Niger fights off food crisis
04 July 2012
"Today is a day of hope,” said Haman Abdou. “With the help of Caritas, I know I'll have enough to sow my field as soon as the rain begins to fall.”
Caritas Niger (CADEV) support a seed fair in the village of Koira Bano, north of Ouallam, near the Malian border. This is one of the places that is most affected by the food crisis. Local merchants provide drought resistant seeds so that the farmers from neighbouring villages can select those they want to buy with the vouchers donated by Caritas.
Haman Abdou is a local farmer living in the Ouallam region, 160 km north of Niamey, Niger's capital. He is one of the many people who will receive free seeds at a Caritas supported ‘seed fair’ in Koira Bano, a village in the area. It is part of the emergency response launched by Caritas for West African countries in the Sahel region.
“The last harvest was very poor,” he said. “With erratic rainfall and locusts, I have produced almost nothing. I have struggled for months to find enough food for my family. It has been impossible to save seed for the next farming season under these conditions. The seed fair is a blessing for us.”
Local Caritas Emergency Officer Prospère Yougare is responsible for organising the seed fair in Koira Bano. “They provide farmers with the seeds they need. It means they are not forced to leave for cities or neighbouring countries. Today, more than 350 farmers came. Each will receive vouchers worth 15,000 CFA francs (about xx) to buy seed.”
Selling the seed are local merchants. “They know which seeds will work best in the area,” said Prospère Yougare. “It also helps preserve the local economy, reduces transportation costs and allows the activity to benefit a greater number of families.” Caritas starts by organising fairs just ahead of the rainy season. "If we distribute the seeds too early, farmers and their families may use them for food”, he said.
Caritas has set up a range of programmes in Niger and across the Sahel to enable people to feed themselves while strengthening their ability to address the causes of cyclical food crises. These include programmes such as ‘food for work’, where people are given food to carry out manual labour directed at improving their communities vulnerability to drought.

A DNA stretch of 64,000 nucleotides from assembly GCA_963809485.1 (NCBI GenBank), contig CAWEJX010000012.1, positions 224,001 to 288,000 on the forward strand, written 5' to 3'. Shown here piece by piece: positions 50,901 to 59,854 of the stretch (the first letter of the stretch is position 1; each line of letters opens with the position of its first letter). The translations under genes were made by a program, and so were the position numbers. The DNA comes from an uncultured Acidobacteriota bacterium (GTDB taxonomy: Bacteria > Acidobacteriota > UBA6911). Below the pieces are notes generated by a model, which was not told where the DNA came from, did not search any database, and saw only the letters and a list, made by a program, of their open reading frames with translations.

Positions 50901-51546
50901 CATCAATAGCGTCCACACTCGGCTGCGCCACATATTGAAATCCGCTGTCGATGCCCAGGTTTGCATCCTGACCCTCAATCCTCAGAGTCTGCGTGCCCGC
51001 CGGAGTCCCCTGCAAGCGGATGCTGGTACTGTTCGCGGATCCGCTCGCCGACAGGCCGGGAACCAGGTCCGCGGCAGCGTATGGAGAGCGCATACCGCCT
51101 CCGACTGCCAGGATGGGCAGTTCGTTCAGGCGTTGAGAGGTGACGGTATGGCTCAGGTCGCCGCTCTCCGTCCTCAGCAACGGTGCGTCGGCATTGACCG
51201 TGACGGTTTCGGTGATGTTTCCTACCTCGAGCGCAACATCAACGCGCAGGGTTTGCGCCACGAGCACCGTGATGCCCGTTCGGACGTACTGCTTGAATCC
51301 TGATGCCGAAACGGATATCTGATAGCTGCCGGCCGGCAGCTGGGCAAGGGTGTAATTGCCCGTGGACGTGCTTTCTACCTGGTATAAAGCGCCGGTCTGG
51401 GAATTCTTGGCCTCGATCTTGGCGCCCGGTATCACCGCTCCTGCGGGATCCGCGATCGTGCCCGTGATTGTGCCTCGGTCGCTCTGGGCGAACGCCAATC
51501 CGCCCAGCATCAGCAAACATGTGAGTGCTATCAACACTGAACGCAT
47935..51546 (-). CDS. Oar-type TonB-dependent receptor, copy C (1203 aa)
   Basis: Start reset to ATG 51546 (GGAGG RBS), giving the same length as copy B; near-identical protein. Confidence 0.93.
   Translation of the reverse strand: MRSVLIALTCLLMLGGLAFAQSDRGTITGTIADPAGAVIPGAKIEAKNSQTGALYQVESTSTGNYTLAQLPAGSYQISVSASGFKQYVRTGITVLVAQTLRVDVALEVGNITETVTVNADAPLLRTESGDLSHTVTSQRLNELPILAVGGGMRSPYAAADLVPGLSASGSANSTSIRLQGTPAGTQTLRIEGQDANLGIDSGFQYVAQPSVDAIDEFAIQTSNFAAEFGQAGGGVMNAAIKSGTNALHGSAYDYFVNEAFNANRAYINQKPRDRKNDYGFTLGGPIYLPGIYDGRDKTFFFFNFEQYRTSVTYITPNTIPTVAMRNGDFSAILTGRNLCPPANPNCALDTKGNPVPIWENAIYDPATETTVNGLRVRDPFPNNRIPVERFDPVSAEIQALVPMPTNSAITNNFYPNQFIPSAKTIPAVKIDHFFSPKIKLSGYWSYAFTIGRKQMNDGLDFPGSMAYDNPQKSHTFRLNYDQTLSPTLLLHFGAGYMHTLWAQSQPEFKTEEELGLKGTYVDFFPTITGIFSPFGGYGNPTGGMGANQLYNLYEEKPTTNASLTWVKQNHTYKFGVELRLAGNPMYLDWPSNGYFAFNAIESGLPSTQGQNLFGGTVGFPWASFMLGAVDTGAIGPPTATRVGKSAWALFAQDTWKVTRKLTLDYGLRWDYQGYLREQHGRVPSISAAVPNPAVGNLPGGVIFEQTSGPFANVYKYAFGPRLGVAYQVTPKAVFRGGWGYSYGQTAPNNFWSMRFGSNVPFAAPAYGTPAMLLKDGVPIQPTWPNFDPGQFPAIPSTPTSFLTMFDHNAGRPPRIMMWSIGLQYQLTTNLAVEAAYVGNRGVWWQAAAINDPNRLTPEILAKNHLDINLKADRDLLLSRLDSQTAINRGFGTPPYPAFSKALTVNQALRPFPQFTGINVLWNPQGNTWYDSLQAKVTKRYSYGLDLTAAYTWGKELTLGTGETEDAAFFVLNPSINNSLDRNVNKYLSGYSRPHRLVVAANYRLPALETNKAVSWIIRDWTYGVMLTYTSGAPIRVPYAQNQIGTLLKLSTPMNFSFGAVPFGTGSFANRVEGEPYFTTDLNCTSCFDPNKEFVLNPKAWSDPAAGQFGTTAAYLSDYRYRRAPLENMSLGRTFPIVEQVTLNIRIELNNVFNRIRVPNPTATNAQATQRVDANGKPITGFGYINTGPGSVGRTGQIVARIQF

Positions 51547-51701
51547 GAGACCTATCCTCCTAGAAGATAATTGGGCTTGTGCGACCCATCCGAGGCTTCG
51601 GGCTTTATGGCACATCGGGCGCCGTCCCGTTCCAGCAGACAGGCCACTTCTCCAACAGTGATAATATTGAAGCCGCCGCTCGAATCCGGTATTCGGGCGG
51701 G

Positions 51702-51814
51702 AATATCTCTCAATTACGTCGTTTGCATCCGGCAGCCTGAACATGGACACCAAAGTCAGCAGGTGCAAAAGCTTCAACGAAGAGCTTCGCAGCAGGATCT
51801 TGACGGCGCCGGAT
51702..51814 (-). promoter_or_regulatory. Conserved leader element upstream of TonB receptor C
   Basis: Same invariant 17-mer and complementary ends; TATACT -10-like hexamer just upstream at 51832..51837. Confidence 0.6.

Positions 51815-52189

“At the end of the day, I have enough grain to feed my family and we are involved in the recovery of land around my village,” said Abdul Kadel. He is one of the many people who have come to work in Karma, a semi-desert area 60 km west of Niamey. Braving the sandstorm, men, women and children are busy digging half-moon ditches that help water retention.
Caritas Niger’s Didier Assogba said, “Rainwater will be retained in the channels dug by the people and we will plant grass to serve as pasture for their animals. Once soil fertility returns, the area will again be planted with different types of cereals.”
For each half-moon carved, the person receives 1.5 kg of cereal. When food is again available for sale at affordable prices in local markets, people are paid in cash for their finished works. Currently in Karma, as in many others parts of Niger, local markets are empty or the prices are exorbitant.
Food speculation, poor harvests, drought and poverty has cause a crisis in Niger. “Malnutrition is widespread,” said Raymond Yoro, Secretary General of CADEV (Caritas Niger). “Our priority is to support young children and women who are most vulnerable to hunger.”
Teams of Caritas volunteers identify cases of malnourished children in their communities. They are then referred to Caritas-supported feeding centres, where they receive food supplements. Mothers also receive food to keep them healthy and allow them to continue to breastfeed their babies. More than 8000 families will receive such support from Caritas this year.
Caritas also helps villages by digging wells and creating grain storage banks.
“The grain banks allow us to have access to grain at an affordable price when we have exhausted our reserves,” said Larabou Saidou, a local in Koira Bano.
Caritas also provides women with small loans to finance income-generating activities. In the same village, Zuinabou Allasane received two of these small loans. “With the money, I bought two goats. They give us milk to sell. I was able to improve our diet and even buy some clothes for the children.”
One of her neighbours said, “With the wells that Caritas has dug, with the vegetable seeds and the training we received, we have cultivated gardens. This allows us to have a small income. It's good for us women, we feel less vulnerable to hunger.”
“The priority now is to support farmers and their families with free handouts,” says Raymond Yoro. “We want farmers to have enough to cultivate the fields, hoping that the rains will be sufficient to ensure a good harvest this year.”
Over 18 million people are affected by the West Africa food crisis. In some areas, thousands suffer from hunger. Caritas will directly support more than 700,000 people across the Sahel.
“The mobilisation of Caritas organisations around the world saves lives here,” said Raymond Yoro. “After the food crisis of 2010 and with poor harvests from 2011 to 2012, people had only very few resources and are now in a very difficult situation. If the next rains are poor, we will be facing a catastrophic crisis.
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